Left to right: Nala, Asha, Zira & Kion

Do you watch Crufts each year on the TV and wonder what it takes to compete? MARIA LAKEN goes behind the scenes…  

The showing of dogs dates back to the Victorian era, when the love for dogs and hobbies went hand-in-hand. Accessible to people of all classes, the fashionable activity grew extremely popular with both exhibitors and spectators and, like today, it allowed breeders to measure the progress being made in the breeding of their pedigree dogs.

In 1873, the Kennel Club was set up to govern dog shows and to ensure they were being run fairly and honestly with the welfare of dogs in mind, and this still applies today with thousands of licensed dog shows running every year under the Kennel Club’s rules. At licensed shows, breeds have to be registered with the Kennel Club to be exhibited and are judged according to their breed standard.

The standard is a guideline that describes the ideal characteristics, temperament and appearance of a breed and ensures that the breed is fit for function and is able to move soundly. Unlike the early days, judges now report on the health of the dogs they have assessed and are instructed not to award prizes to dogs that have conditions or exaggerations that would be in any way detrimental to their health. This is now a major priority in showing, in order to help aid the breeding of happy and healthy pedigree dogs.

Best of Breed – Dogs and bitches of the same breed will compete for the Dog and Bitch Challenge Certificate (CC). The two winners from this then go head-to-head to determine Best of Breed, with the runner-up held as a reserve.

The Kennel Club acquired the world-famous dog show Crufts in 1939, following the death of its founder, Charles Cruft. Today, Crufts is the biggest dog show in the world with thousands of visitors from around the globe attending, alongside more than 20,000 competitors. The much-anticipated event is broadcast on national TV, is covered in the news and streamed live online to millions of dog lovers.

Crufts is not an Open competition – dogs must have qualified at Championship shows throughout the year to enter. From April to January, dogs will need to attend a Champion-qualifying class and achieve first, second or third place to be eligible for Crufts. Those who have qualified will have the option to enter and will receive a schedule of the upcoming show, which discloses what breeds and classes are on offer, as well as who is judging them.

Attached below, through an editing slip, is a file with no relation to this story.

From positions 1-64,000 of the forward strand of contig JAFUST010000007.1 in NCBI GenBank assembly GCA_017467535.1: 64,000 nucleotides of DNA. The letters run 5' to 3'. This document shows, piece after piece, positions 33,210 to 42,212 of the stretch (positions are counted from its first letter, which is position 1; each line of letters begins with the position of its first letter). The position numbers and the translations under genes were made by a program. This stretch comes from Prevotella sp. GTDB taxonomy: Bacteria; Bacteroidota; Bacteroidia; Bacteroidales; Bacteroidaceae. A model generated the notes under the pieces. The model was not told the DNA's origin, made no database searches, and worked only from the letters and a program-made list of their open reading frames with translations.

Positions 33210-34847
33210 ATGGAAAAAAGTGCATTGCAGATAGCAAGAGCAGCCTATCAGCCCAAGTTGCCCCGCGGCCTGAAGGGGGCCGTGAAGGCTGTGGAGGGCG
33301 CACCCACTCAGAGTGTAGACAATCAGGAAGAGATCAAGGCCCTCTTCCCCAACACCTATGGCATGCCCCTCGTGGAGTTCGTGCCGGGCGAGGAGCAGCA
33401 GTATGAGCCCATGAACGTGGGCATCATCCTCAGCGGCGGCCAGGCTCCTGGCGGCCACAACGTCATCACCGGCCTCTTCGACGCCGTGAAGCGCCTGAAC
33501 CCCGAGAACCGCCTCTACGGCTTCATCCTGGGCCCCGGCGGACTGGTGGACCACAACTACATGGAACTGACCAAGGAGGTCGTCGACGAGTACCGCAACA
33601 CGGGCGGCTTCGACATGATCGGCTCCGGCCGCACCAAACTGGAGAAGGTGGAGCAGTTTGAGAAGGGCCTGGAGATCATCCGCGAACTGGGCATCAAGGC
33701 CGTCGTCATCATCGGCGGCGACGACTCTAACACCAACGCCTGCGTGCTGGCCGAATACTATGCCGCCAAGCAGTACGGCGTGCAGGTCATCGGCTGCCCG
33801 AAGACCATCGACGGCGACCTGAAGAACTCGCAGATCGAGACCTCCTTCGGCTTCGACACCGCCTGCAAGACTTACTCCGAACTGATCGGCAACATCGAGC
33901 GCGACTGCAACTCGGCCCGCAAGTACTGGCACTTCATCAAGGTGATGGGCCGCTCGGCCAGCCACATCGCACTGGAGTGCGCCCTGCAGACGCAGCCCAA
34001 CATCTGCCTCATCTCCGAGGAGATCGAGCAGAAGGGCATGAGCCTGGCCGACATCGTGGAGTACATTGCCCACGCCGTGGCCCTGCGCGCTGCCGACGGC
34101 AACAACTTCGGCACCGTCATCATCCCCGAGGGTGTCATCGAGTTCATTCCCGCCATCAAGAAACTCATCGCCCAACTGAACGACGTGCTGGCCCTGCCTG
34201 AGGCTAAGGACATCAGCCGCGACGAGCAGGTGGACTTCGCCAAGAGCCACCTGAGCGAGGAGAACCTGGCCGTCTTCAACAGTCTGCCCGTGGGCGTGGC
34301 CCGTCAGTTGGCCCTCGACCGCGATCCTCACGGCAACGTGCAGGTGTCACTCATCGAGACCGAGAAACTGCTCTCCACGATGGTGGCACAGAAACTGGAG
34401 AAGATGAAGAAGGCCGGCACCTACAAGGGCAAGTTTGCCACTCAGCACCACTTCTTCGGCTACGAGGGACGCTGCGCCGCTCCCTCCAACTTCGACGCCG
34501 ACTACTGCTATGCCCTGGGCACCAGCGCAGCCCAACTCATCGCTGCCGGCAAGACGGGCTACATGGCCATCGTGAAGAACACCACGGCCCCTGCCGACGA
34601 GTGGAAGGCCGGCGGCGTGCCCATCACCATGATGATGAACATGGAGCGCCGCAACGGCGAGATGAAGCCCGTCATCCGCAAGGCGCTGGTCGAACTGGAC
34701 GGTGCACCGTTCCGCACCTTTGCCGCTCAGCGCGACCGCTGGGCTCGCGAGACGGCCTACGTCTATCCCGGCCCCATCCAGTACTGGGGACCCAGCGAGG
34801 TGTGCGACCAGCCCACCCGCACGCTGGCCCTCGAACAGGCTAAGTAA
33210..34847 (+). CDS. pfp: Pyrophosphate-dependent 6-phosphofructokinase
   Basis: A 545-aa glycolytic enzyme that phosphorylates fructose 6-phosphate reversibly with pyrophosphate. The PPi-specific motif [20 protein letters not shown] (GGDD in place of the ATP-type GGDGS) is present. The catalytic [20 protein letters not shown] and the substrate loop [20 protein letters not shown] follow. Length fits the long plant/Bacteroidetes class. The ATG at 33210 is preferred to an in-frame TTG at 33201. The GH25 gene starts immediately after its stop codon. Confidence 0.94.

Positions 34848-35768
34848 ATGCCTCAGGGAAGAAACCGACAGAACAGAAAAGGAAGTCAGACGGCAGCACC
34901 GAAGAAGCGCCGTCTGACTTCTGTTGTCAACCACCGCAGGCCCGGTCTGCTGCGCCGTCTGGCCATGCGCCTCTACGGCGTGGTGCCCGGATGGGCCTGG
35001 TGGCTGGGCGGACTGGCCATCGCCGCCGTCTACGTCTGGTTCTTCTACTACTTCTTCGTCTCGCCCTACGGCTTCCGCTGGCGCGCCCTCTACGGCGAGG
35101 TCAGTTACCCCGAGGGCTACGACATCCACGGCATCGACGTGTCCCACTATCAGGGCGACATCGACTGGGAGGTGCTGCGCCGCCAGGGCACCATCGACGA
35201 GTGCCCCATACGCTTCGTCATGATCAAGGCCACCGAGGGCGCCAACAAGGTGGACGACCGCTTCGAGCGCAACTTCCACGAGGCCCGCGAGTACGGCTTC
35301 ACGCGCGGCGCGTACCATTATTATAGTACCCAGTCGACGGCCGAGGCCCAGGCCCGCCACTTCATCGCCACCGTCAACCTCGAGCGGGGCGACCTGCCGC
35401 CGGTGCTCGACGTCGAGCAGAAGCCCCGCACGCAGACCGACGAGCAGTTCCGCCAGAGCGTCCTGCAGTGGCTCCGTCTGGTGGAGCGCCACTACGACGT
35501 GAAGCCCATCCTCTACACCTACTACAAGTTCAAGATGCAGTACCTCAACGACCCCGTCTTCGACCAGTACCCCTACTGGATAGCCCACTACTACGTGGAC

Entries are then usually made by post or online and should be completed by mid-January, giving your Kennel Club register number, how your dog has qualified and at what show and place they qualified at. Dogs who have acquired their stud book number will gain a lifetime qualification to Crufts. Stud book numbers are obtained by winning Challenge Certificates (CC), reserve CC, or a Junior Warrant – which is for dogs up to the age of 18 months gaining points from their wins at both Championship and Open shows.

Karen Simkin and puppy Wilbur

Karen Simkin has been showing Beagles since 2001. This year she is showing nine-month-old puppy Wilbur, who will be exhibited in the puppy class, and nine-year-old Asha, who will be shown in the veteran bitch class. “I have four dogs at home, but I am only taking two, as it is so hectic,” Karen says.

“Crufts is very busy – well, it is the biggest dog show! An average show would have an entry of about 100 Beagles whereas there are around 250 Beagles being entered into classes at Crufts.”

Asha and Wilbur’s registered Kennel Club names are Simeldaka Marsaxlokk Wren and Eardley Will Power at Simeldaka. These exclusive names are chosen by the breeder to set pups aside from those of anyone else. Breeders have an ‘affix’, which is similar to a brand name. ‘Simeldaka’ is the name for Karen’s line of Beagles, but as she bought Wilbur from another breeder, she added the affix to the end of his name instead to show he is now with her.

Best in Group – After the best of each breed is chosen, dogs then compete against others in their own group (Toy, Gundog, Utility, Hound, Working, Pastoral and Terrier) to find the Best in Group.